To explain Casey Anderson's healthy attitude about competition, this teen entrepreneur has developed a healthy analogy. "Having competition in business is like lifting weights," explains the 17-year-old owner of Cornbread's Salsa in Crockett, Texas. "If you only lift a small amount, that's all you'll ever be able to lift, but if you keep lifting more and more, you'll get stronger."
Many businesses, even those run by adults, see competition as the biggest threat to their success, but Anderson relishes it (pardon the pun). He says, "Competition makes you work harder to have a better product."
One of the reasons Anderson's so confident is because, when he first started his company, he conducted his own market research- let potential customers taste his product while it was still in the developmental stages. "[After tasting it,] people would say it needs more of this or less of that, and I finally got it just right," he says.
Market research-previewing your products for potential customers and then asking their opinions-is helpful in any business and can bolster your confidence. So how do you conduct your own market survey?
If you're planning to sell a product, have a sample you can show to a group of people. If you're planning to start a service business, develop a short presentation outlining how your business will work.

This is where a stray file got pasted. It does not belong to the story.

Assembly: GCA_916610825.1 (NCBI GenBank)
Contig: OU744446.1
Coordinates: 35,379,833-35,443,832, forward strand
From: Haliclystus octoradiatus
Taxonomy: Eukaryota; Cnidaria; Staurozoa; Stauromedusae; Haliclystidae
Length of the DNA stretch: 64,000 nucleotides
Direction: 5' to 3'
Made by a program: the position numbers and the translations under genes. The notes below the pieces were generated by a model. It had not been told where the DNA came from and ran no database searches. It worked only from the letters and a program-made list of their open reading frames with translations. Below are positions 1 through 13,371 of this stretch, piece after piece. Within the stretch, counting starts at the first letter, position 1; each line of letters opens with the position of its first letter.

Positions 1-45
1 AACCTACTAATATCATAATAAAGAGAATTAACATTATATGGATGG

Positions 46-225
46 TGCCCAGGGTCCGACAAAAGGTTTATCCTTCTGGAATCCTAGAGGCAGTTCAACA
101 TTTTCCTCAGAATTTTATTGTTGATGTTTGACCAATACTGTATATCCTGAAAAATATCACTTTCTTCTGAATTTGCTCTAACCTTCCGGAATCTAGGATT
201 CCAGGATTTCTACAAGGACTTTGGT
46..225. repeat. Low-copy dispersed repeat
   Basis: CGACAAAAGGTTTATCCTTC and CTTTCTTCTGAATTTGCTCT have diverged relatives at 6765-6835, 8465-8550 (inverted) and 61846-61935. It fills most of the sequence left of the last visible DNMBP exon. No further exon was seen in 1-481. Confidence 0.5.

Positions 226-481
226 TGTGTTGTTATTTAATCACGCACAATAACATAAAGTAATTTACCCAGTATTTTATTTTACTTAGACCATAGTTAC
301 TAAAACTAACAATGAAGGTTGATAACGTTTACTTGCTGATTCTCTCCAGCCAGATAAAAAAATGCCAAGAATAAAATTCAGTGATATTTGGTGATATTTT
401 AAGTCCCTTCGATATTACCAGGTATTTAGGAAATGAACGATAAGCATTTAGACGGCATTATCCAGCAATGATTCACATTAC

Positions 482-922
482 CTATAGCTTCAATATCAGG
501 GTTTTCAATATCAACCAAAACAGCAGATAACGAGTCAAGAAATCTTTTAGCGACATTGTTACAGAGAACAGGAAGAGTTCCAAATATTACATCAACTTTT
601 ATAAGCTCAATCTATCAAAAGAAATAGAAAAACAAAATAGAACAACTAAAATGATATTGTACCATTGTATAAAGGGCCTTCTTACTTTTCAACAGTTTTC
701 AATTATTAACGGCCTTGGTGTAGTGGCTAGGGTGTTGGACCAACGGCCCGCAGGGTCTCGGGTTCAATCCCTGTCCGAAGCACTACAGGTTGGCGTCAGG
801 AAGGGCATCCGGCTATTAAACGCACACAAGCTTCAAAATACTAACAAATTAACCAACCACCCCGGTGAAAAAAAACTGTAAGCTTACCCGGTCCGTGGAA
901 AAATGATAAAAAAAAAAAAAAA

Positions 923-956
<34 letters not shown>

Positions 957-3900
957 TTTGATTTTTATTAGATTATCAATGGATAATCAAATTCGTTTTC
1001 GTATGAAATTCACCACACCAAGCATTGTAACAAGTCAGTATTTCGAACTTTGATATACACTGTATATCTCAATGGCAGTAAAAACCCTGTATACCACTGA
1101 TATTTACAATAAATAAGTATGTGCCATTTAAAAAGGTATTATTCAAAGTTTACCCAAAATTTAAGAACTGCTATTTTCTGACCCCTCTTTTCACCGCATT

Next, create a document containing a list of questions you want survey participants to answer. Remember to leave enough room so participants can adequately answer each question. Some questions you might want to include in your survey are:
- Do you like my business idea? Why or why not?
- Would you be willing to buy my product? Why or why not?
- What price would you pay for my product or service?
- How does my product or service compare to the competition's?
- What can I do to improve my product or service?
Now comes the hard part: Giving your presentation and waiting for the survey results. If you're especially nervous (and who isn't when it comes to public speaking?), practice your presentation before family and friends. If you've researched your business well, chances are, the feedback will be good.
After Casey got great feedback from his research, he was so confident in the superior quality of his salsa that he wasn't afraid to charge a bit more than his competition.
Contrary to popular belief, running a small business can actually help young business owners gain an edge over the competition. How? In Anderson's case, most of his customers are family and friends, who would much rather buy from someone they know and trust than take their chances buying an unknown salsa off the store shelf.
But what if your competition doesn't come from the big name, national brands that can buy in bulk and package their own products? What if your stiffest competition is another small business in a nearby town?
That's the situation Anderson found himself in when he discovered that New Canaan Farms also manufactured salsa in nearby Fredericksburg, Texas. "They're my biggest competitor in the local stores," he says. Never fear, though-Anderson has a plan to combat that competition by increasing the number of stores carrying his product in the 300-mile radius around his home. More name recognition, he says, means more sales.
Teen business owners often encounter many difficulties running their businesses, especially in the face of competition, but if you're smart, you'll adopt an attitude that's as positive as Casey's: "Sometimes you have to sacrifice to get started," he explains, "but you also have to plan to keep growing."
Amy Fennell Christian, a writer living in Augusta, Georgia, is a freelance editor for YoungBiz.com.